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On any given night in the United States, 40,056 military veterans experience homelessness. Los Angeles accounts for 4,476 of those veterans, rendering the city the homeless veterans capital of the nation. For many of these veterans, the pathway out of homelessness involves qualifying for VA benefits. Not surprisingly, many homeless veterans lack a stable address where they can receive mail. In most other legal proceedings, protections are in place to ensure that a client's lawyer receives any documents that carry legal effect. Unfortunately, those protections do not exist in one particular aspect of VA disability benefits claims. They can and they should.

Consider Michelle, a veteran with post-traumatic stress living in her car. Michelle enlisted in the Army at age 19 to continue in her family's tradition of service. During boot camp, Michelle was sexually assaulted by her commanding officer. Disgusted and humiliated, Michelle started using marijuana. She also went AWOL for a few days in order to avoid contact with her assailant. Less than a year into service, Michelle was discharged from the Army for drug use and her dreams of a military career were ruined. Michelle isolated from her family and friends, she could not hold a job due to her anxiety and distrust of authority, and she fell into homelessness. With the help of a legal aid attorney, Michelle applied for VA benefits so she could obtain VA healthcare and compensation.

Despite Michelle having an attorney of record, the VA did not notify her attorney that Michelle had been scheduled for an exam necessary to make a determination on her VA benefits claim. Michelle never received notice of the exam, and her claim was denied because she failed to appear for the exam that neither she nor her attorney knew about. For veterans like Michelle who are dealing with poverty and health issues, the idea that their attorney will not receive information pertaining to their case is distressing and can be fatal to the case's outcome. The situation also frustrates attorneys, who are unable to provide representation during a crucial step of the VA benefits process.

Veterans who file claims for VA disability benefits need medical evidence to diagnose and assess the severity of their current conditions. The VA has a duty to assist veterans filing for benefits, including by providing a medical examination known as a Compensation & Pension examination. However, there is no written policy that dictates the required procedures for notifying a claimant of a scheduled examination. Kyhn v. Shinseki, 24 Vet. App. 228, 234 (2011). Nevertheless, the VA argues their process is so regular that if a veteran misses an exam, her claim can be outright denied. Id.; see also Miley v. Principi, 366 F.3d 1343, 1347 (Fed. Cir. 2004).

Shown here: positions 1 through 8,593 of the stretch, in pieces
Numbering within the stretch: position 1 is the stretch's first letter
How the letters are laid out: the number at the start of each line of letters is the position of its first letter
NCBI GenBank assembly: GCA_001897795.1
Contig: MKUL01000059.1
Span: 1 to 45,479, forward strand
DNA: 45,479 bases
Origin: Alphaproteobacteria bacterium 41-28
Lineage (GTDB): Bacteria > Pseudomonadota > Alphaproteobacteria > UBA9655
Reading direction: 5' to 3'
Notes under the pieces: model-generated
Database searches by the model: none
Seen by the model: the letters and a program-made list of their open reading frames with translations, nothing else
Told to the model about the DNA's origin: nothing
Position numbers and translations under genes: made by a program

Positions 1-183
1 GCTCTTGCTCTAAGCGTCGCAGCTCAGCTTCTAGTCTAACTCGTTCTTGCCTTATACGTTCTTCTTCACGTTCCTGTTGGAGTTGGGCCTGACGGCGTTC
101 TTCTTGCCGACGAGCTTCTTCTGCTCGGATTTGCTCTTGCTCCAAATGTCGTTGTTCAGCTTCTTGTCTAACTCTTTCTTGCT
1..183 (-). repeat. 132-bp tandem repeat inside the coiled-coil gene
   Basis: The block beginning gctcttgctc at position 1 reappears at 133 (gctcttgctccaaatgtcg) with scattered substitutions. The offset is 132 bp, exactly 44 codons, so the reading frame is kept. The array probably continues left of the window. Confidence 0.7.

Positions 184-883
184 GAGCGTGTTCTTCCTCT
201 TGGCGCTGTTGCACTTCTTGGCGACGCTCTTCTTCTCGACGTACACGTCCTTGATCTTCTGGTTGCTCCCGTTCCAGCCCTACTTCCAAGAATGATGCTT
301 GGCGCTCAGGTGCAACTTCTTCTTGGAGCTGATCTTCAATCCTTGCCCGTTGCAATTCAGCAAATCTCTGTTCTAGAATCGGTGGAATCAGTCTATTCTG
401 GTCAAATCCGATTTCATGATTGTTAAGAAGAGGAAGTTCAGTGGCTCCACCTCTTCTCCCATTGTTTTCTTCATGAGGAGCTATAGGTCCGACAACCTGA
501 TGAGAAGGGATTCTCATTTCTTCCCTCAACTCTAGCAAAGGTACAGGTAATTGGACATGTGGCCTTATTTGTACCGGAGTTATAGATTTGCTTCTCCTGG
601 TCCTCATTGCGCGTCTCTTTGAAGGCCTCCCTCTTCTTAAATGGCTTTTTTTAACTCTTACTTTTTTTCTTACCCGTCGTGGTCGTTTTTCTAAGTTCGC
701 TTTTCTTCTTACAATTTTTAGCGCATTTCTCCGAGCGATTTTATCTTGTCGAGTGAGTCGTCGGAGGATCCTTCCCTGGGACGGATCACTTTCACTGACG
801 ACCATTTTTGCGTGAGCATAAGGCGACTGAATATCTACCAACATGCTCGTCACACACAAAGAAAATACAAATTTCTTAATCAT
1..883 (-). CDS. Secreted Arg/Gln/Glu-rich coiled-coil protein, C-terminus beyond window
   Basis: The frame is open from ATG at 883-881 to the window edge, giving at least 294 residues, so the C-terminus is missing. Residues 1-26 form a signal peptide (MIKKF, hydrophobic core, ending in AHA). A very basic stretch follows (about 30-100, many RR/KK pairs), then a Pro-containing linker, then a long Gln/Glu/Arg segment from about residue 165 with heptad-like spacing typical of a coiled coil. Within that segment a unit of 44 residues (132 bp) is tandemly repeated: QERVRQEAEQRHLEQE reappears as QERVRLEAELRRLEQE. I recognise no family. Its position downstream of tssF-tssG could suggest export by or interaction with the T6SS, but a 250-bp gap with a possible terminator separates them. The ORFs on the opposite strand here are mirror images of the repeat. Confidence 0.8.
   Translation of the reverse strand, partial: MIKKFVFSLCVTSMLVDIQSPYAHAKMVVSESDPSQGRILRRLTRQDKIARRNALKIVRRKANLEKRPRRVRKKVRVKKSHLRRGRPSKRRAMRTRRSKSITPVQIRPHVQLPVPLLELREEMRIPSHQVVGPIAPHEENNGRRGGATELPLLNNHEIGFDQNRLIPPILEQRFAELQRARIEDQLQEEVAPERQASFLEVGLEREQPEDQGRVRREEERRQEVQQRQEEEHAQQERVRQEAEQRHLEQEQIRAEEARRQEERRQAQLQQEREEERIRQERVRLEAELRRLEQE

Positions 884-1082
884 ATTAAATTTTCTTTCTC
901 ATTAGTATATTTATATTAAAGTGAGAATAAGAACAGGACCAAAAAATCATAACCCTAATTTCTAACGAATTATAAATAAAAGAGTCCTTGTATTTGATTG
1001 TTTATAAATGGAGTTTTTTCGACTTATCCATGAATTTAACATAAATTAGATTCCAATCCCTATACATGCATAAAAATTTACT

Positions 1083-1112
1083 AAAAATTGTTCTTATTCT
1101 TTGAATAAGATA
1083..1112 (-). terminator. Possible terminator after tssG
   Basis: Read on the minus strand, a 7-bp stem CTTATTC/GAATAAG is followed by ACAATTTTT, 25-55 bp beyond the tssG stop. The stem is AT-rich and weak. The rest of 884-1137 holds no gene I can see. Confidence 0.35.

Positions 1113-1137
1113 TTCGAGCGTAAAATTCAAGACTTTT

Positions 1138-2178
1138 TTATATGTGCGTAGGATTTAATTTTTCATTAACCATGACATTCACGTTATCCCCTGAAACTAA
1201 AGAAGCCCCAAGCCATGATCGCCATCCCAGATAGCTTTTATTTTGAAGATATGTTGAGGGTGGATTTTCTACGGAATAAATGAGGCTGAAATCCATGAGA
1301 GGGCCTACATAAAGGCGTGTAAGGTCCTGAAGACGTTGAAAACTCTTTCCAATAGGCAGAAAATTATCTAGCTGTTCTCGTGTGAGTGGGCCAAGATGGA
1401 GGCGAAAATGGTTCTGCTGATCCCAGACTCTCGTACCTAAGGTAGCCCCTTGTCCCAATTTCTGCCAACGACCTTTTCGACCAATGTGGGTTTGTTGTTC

The presumption of regularity, which attaches to all manner of VA processes and procedures, holds that government officials are presumed to have properly discharged their official duties. Ashley v. Derwinski, 2 Vet. App. 307, 308-09 (1992). In practice, regularity for Compensation & Pension exams proceeds as follows, according to the VA Adjudication Procedures Manual (M-21-1):

(1) The VA will send a request for an examination to be scheduled to medical centers, examining facilities, and private examination contractors.

(2) The request includes the veteran's information, claimed disabilities, name and address of the veteran's representative (if applicable), and closest VA medical center to the veteran.

(3) The medical centers, examining facilities, or private examination contractors will schedule the appropriate examination.

Although the VA includes contact information for the veteran's representative in their request to schedule an exam -- presumably to provide notification of the scheduled examination -- the representative is not provided notice. This is a major issue for veterans experiencing homelessness who may not have regular access to mail, email or voicemail.

Because the sanction for missing an exam is the denial of a veteran's claim, the VA should provide veterans and their legal representatives with notice. This is routine in most legal settings. Other government agencies successfully provide examination notices to attorneys who represent clients seeking public benefits: the Social Security Administration, for example, sends appointment notices for consultative examinations to benefits claimants and their appointed representatives. See SSA - POMS: DI 22510.016C.

Lawyers representing homeless veterans are often in much closer contact with their clients than the VA is. When notice is not provided to representatives, there is significantly less chance that homeless veterans will receive notice of a scheduled examination. The consequence for missing examinations is dire -- denial of benefits claims. Homeless veterans suffer the most from the VA's failure to provide notice to representatives because obtaining VA benefits can be the pathway to stable housing, healthcare, and income. There is too much at stake for vulnerable veterans to base their entire claim on having regular access to a personal mailbox. It would not be difficult or costly to send an additional notification to veterans' representatives. This is a simple fix that the VA must address in order to prevent veterans from remaining trapped in homelessness.

#348032

Aditi Mukherji

Daily Journal Staff Writer
aditi_mukherji@dailyjournal.com

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